1st SnowSports Industries America certificate class graduates from CMC

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— Colorado Mountain College Ski and Snowboard Business program Director Michael Martin has been in the industry two decades, and now, he and the school are offering something brand-new to their students — a program that will grow drastically in the coming semesters.

Martin understands the competitive nature that comes with landing a job in the ski and snowboard business, so he came up with a way to prove to prospective employers a student’s value when they are on the job hunt after leaving the CMC program.

Two years ago — in partnership with SnowSports Industries America — the business program started devising a certification course that would begin as an on-campus entity and, upon graduation, would be able market students in a very specific manner.

January marked the inaugural SIA certification graduating class of three students who completed the curriculum designed by CMC staff and the assessments that qualify them to work in snow sports sales, marketing and retail.

“In other professions, there are certifications from national governing bodies,” Martin said. “As I was thinking about it, I’ve been involved in the industry for 20 years, and it’s always hard to qualify prospective candidates for jobs. There aren’t formal processes in our industry.”

Until now, he hopes.

Martin compares the course and final exam to the SAT or ACT high-schoolers take before heading off to college — providing a score that, based on the merit of the test, exemplifies how much they know in the industry.

He thinks having a certificate in hand will give those pursuing the industry a leg up on the competition and a proven tool even if they don’t have significant work experience.

Right now, CMC’s program offers four tests and course curricula through the SIA certification. Students can focus on sales representation, marketing, retail management and retail employment, with the latter being “like a 100 level test, where as the rest are like upper-division type,” Martin said.

Surefoot Steamboat manager Kyle Ballinghoff was one of CMC’s three inaugural certificate holders and an alumnus of the ski and snowboard business program.

He also said it could be the industry’s cutting-edge way to build a marketable resume, “establishing a baseline,” he said, toward standing out from other job seekers.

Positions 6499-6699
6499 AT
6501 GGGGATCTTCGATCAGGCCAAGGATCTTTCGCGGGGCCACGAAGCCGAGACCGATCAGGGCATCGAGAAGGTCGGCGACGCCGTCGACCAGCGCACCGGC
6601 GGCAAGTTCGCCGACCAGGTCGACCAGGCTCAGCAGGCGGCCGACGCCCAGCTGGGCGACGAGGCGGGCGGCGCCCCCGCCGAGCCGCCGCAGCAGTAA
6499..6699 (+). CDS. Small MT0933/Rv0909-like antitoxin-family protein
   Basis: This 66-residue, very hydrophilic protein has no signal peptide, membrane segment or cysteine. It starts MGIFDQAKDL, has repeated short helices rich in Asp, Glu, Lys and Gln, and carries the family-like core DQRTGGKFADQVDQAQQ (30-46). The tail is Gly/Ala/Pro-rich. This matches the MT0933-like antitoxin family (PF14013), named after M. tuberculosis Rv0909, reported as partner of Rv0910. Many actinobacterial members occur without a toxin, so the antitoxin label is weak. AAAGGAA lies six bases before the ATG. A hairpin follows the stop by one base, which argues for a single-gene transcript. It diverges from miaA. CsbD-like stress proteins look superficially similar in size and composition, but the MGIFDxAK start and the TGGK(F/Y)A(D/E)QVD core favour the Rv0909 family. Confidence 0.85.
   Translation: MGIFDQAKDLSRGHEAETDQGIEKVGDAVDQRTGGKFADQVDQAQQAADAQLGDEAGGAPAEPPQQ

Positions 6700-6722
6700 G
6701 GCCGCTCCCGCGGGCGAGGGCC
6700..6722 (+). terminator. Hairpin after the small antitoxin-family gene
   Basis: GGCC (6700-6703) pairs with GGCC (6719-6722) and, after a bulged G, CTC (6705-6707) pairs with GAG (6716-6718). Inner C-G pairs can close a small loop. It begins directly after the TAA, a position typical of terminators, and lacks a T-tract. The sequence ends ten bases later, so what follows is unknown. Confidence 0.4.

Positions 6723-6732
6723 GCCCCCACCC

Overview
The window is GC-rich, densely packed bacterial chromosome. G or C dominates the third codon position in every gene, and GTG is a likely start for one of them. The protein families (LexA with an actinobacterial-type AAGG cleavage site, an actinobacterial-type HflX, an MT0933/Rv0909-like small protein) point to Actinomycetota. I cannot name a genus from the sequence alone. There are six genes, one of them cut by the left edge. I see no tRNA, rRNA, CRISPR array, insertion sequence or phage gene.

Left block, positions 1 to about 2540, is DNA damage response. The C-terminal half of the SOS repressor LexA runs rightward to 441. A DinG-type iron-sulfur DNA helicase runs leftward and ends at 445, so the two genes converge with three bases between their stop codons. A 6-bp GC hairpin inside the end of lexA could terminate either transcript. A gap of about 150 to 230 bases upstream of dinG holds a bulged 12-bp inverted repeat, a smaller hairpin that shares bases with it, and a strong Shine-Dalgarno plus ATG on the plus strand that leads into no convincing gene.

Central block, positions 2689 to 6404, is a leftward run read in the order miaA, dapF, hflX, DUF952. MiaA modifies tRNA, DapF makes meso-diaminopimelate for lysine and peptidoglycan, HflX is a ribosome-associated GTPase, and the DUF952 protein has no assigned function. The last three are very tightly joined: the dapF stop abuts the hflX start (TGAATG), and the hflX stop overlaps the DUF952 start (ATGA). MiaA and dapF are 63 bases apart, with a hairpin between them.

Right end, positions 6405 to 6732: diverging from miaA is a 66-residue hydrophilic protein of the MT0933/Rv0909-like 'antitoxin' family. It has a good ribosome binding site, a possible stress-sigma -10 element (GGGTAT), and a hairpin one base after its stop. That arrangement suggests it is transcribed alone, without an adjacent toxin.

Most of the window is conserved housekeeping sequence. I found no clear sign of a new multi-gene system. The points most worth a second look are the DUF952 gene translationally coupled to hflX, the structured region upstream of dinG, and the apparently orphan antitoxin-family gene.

As a manager responsible for filling out a staff at Surefoot, Ballinghoff said SIA certification immediately would catch his eye.

“As far as skill building and resume building, it’s the first in our industry,” Ballinghoff said. “I think that’s huge, and once people get on it, it may be a normal interview question. ‘What did you score on this test?’”

The coursework is derived from CMC’s current ski and snowboard business program as well as input from an advisory board of industry representatives.

Martin and the rest of the CMC program staff meet biannually with the advisory board to go over what the students are learning. SIA also has given significant feedback on the test questions, which continually will be remodeled to fit CMC, SIA and the advisory board’s suggestions.

Students must score an 85 or better on the test to receive their certification, and Martin said about 40 students took the exam, but some were using it as a benchmark.

“It was interesting because they said it was a lot harder than they thought it would be,” Martin said about the inaugural three student certificate holders. “We wanted it to be challenging. We had it pretty strict, and that’s what the industry wanted.”

And Martin and company are gearing up for an even bigger pool of students in the coming months and semesters. He anticipates a much bigger spring cohort, and in the fall, the program will be available online to students across the country.

Interested students can find out more about the SIA certification program on its website at www.siacmc.com.

“It’s going to be a huge asset to not only CMC, but the community itself,” Martin said. “There will be people coming here just to take that coursework, I think.”

To reach Ben Ingersoll, call 970-871-4204, email bingersoll@SteamboatToday.com or follow him on Twitter @BenMIngersoll

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